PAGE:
|Cortisol||ACTH stimulation||A lack of response to prolonged ACTH infusion → adrenal insufficiency; response to ACTH → hypothalamic or pituitary diseases|
ACTH, adrenocorticotropic hormone; FSH, follicle-stimulating hormone; GnRH, gonadotropin-releasing hormone; LH, luteinizing hormone.
|Growth hormone||Oral glucose tolerance||Lack of suppression → pituitary adenoma|
|Cortisol||Dexamethasone suppression test|
|Aldosterone||Isotonic saline infusion||Lack of suppression → aldosterone tumor|
ACTH, adrenocorticotropic hormone.
Enlarged endocrine glands may be readily visualized with modern radiologic techniques such as computed tomography (CT) or magnetic resonance imaging (MRI); the latter, combined with gadolinium enhancement, is the test of choice for detecting pituitary adenomas of the pituitary region. Ectopic ACTH-secreting lung tumors can be detected using standard chest radiographic examination.
Radioactive iodine uptake. High uptake in thyroid lesions is seen in hyperthyroidism due to Graves’ disease, toxic nodular goiter, or functioning solitary adenoma. Low uptake is seen in Hashimoto’s thyroiditis, tumors replacing normal thyroid tissue, and in patients who are taking exogenous thyroid hormones.
Sestamibi scan. This method is used for localizing the parathyroid glands and tumors within them. The sestamibi scan has a reported sensitivity of 85% to 90% and a specificity varying from 55% to 85%.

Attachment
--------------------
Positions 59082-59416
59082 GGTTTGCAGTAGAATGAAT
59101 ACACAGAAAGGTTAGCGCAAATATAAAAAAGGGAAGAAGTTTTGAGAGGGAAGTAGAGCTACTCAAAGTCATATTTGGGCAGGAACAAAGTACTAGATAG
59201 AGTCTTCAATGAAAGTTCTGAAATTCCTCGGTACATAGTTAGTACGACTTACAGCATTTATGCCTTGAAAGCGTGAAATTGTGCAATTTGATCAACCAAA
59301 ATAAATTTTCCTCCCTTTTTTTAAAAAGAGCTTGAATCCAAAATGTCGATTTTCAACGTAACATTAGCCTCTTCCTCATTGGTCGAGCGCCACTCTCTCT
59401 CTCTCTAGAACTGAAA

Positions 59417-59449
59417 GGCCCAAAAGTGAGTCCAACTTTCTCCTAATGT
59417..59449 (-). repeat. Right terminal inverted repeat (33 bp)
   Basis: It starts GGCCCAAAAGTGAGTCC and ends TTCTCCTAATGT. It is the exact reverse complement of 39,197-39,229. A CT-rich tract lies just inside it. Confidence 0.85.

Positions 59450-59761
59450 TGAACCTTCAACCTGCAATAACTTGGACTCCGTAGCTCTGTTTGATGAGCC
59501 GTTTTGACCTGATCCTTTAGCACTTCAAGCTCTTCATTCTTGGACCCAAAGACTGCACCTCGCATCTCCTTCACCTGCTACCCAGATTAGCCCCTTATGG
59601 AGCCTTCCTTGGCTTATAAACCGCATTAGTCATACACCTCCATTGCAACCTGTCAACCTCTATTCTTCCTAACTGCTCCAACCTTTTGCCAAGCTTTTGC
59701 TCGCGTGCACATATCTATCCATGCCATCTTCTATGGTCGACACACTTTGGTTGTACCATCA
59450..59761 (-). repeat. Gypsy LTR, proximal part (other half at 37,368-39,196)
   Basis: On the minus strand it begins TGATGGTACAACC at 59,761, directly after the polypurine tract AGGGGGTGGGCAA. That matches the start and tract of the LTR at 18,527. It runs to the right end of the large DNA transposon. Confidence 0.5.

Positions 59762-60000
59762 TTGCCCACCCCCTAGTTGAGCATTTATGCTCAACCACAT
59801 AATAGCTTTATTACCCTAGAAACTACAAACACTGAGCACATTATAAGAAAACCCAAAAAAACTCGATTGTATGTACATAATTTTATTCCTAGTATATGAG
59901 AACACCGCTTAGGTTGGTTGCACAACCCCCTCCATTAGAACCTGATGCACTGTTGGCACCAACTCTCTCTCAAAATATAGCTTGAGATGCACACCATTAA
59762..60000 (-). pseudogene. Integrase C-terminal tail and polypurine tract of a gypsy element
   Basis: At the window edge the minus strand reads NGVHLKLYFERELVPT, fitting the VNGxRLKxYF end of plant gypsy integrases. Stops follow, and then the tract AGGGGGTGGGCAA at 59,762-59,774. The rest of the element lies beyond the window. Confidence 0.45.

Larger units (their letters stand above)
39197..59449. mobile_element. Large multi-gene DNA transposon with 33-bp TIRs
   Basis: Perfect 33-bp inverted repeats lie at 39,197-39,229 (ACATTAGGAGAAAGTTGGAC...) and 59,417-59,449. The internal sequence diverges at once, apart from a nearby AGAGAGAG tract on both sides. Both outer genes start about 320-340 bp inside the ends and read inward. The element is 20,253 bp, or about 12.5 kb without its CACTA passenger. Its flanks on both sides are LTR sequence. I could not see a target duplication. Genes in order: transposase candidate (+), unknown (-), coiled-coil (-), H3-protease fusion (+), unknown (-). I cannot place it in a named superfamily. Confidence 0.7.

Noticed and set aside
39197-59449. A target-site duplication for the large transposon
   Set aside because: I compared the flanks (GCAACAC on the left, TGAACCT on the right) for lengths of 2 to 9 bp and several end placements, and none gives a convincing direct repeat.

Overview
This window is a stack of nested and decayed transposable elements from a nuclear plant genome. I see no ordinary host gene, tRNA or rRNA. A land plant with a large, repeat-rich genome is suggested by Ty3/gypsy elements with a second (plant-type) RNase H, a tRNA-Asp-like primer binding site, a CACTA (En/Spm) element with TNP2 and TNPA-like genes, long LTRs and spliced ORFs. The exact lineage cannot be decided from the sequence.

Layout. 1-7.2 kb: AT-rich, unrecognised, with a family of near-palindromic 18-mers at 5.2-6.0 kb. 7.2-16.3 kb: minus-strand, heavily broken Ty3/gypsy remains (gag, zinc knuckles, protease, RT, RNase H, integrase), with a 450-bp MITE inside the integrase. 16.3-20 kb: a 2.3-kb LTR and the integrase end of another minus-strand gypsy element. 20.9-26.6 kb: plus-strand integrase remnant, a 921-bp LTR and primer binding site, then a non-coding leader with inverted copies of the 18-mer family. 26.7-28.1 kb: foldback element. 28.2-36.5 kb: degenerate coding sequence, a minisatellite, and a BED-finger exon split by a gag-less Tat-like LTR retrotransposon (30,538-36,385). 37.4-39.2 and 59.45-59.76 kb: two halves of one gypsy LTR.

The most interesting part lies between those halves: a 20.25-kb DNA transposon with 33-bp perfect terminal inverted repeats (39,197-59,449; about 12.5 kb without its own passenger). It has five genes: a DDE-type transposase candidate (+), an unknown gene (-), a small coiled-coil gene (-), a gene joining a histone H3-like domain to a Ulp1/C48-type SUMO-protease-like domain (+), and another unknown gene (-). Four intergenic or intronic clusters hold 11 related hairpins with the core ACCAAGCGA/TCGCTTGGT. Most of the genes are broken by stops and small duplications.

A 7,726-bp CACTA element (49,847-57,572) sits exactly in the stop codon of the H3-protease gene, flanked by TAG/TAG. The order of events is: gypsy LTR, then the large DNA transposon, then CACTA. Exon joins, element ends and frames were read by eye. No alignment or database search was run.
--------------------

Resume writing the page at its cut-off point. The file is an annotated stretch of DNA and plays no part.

The pituitary gland is in central position to the hypothalamic–pituitary–peripheral endocrine organ system (Fig. 11-4). Accordingly, pituitary diseases resulting from the hyperproduction or hypoproduction of pituitary trophic hormones manifest with a hyperfunction or insufficiency of target organs or multiorgan endocrine failure.
Figure 11-4 Pituitary hormones and their target tissues. Anterior pituitary is orange and posterior pituitary is yellow. ACTH, adrenocorticotropic hormone; ADH, antidiuretic hormone; FSH, follicle-stimulating hormone; GH, growth hormone; LH, luteinizing hormone; PRL, prolactin; TSH, thyroid-stimulating hormone.
(From Applegate EJ: The Anatomy and Physiology Learning System. WB Saunders, Philadelphia, 1995.)
Pituitary diseases may be caused by lesions in the pituitary gland itself, which involve the anterior or posterior lobe, or by lesions in the hypothalamus, with which the pituitary is closely linked into a single functional unit.
The most common pituitary tumor, the prolactinoma, is typically associated with galactorrhea–amenorrhea syndrome in women and loss of libido and impotence in men. Other syndromes related to pituitary hyperfunction are uncommon. This group of diseases includes acromegaly/gigantism, Cushing’s disease due to corticotropic adenoma, pituitary hyperthyroidism, and disturbances of reproductive function due to gonadotropic tumors.